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Here we are again, ready to reflect on reflexive verbs reflectively; let’s leave puns aside and remember we’ve talked about this topic widely before. We started with ingestion verbs, followed by movement verbs and finally quedarse, one of the most difficult one for our students on

Today, we’ll carry on with them and put the spotlight on the pair of verbs “poner” and “ponerse”.

We’ve already address pronominal verbs at our blog. Remember that if we have a pair of verbs, one of them pronominal and its corresponding regular one, this last form has the standard (original and etymological) meaning. On the other hand, the pronominal verb changes its meaning. Let’s see both:

Poner is polysemic; it means “to put”, “to place”, “to set (the table)” “to send (a letter)”, “to lay (eggs)”… and others derived from the previous ones. So, using poner we can poner el libro en la mesa (to put the book on the table), poner la mesa para la cena (to set the table for the dinner, poner un correo para quejarse de algo (to send a mail in order to complain about something), ver cómo una gallina pone un huevo (to see how a hen lays an egg)…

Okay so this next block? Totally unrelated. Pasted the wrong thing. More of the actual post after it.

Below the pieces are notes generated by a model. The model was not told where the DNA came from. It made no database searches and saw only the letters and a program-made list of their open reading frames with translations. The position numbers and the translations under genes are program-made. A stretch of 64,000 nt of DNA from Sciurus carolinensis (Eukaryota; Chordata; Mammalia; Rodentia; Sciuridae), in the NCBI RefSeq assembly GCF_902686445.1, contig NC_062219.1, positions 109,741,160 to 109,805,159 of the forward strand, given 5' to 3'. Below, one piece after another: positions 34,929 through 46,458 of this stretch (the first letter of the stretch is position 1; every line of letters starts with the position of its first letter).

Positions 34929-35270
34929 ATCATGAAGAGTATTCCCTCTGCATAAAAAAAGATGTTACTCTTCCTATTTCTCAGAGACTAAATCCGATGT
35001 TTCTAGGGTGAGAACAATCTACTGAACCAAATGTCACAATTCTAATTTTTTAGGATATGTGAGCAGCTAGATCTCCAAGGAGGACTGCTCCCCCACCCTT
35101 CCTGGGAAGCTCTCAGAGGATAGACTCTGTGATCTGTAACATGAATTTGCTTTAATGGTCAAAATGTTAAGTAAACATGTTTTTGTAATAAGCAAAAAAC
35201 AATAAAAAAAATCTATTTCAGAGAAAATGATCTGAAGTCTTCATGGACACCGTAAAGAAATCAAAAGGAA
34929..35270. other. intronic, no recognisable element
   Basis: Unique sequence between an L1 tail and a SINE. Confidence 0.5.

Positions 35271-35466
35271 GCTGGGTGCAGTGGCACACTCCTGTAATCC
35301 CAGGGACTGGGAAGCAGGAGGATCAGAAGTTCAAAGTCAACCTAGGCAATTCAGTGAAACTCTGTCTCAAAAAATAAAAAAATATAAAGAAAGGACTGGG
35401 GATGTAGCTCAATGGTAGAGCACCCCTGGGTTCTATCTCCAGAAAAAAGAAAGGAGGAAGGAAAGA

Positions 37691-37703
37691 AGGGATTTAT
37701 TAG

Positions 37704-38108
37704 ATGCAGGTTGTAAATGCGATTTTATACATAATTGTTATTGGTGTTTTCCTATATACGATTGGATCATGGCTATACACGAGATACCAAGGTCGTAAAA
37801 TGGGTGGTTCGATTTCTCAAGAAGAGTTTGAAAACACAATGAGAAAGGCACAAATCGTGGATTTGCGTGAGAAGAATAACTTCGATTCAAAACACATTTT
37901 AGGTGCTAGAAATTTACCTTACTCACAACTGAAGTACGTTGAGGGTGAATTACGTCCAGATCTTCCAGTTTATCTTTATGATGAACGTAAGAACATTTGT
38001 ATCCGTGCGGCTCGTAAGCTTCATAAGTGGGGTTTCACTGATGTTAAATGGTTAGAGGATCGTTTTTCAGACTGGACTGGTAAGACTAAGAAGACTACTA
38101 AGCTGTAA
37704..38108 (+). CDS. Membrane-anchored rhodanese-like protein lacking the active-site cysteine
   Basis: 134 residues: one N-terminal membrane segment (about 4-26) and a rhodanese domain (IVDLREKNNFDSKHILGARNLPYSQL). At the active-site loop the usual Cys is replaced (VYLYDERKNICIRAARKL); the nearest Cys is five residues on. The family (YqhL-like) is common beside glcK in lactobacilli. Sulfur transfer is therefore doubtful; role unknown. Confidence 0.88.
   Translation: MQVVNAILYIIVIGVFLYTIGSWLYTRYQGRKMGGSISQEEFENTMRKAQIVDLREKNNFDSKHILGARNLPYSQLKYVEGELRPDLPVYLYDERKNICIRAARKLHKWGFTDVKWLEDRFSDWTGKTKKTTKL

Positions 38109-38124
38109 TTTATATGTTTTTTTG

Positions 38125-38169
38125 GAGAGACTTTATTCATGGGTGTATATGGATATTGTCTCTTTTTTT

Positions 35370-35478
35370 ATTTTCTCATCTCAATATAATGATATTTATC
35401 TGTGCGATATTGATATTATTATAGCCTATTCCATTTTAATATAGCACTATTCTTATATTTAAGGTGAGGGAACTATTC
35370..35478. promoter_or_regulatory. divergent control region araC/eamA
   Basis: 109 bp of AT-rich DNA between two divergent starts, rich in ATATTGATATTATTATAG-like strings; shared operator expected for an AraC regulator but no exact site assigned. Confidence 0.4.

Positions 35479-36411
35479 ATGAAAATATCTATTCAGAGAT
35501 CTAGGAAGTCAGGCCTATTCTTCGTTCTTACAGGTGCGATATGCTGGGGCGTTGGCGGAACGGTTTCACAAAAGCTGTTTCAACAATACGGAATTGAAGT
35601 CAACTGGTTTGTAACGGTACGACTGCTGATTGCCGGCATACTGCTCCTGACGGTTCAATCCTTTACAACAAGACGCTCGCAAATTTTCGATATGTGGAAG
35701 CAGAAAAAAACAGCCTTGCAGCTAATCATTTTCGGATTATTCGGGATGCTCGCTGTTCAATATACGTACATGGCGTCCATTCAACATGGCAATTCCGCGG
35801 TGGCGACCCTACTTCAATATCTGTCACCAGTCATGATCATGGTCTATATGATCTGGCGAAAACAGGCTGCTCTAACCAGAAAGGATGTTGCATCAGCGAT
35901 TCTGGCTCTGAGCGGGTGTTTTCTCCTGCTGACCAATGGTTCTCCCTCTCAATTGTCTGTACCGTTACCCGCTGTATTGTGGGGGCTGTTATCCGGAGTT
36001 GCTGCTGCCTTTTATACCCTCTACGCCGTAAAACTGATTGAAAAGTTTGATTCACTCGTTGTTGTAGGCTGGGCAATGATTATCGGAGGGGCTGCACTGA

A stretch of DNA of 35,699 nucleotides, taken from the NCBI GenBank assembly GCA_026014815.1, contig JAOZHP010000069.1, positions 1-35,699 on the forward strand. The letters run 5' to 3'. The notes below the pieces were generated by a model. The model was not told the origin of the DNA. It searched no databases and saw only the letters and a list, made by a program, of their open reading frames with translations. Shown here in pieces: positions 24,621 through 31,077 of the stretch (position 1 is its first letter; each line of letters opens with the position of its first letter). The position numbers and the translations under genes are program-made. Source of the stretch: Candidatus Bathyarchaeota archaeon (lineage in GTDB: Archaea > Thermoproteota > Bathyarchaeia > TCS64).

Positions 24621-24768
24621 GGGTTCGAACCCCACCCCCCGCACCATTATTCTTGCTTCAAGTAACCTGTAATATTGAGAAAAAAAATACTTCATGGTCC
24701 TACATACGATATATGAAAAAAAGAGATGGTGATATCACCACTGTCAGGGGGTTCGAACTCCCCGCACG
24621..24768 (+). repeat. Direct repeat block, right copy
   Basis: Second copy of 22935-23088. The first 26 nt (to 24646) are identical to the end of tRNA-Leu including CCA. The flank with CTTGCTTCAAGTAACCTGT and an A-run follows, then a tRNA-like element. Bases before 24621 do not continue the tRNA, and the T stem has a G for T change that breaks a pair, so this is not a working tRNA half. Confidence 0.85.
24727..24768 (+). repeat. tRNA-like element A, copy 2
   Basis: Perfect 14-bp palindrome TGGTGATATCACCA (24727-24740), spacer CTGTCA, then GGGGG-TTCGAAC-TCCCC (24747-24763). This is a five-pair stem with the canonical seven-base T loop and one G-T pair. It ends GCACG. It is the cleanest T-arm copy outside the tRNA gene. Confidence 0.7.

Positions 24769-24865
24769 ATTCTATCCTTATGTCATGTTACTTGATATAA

Ponerse is a different story; let’s tell one:

Yo vivo en un fantástico lugar. Todas las tardes, me pongo un bañador (I put on my swimsuit) y voy a la playa para ver cómo se pone el sol (how the sun sets). En ese momento siempre me pongo contento por vivir aquí (I always feel happy because I live here). Me pongo a hacer fotos (I start taking photos) y cuando todo este espectáculo termina, me pongo de pie y vuelvo a casa (I stand up and I go back home).

Among a number of meanings, we emphasize today these:

  • Ponerse + adjectives: it describe a change of a physical characteristic, the mood or other state. Me pongo contento; mi camiseta negra se ha puesto gris (my black t-shirt has turned grey); tu hermano se ha puesto gordo (your brother got fat).
  • Ponerse a + infinitive: it’s a verbal periphrasis we use to express an action we are going to start doing. Me pongo a hacer fotos.
  • Ponerse de + position: we express a change in the position of our body. Some options here are: de rodillas (to kneel down), de pie (to stand up), de espaldas (with your back towards something)…

Well, as you can see, learning reflexive verbs is possible with us. What are you waiting for? Ponte a aprender español (start learning Spanish) and reserve a free trial class via Skype with us. Te pondrás emocionado (you’ll feel exciting) when you come to Spain and speak Spanish.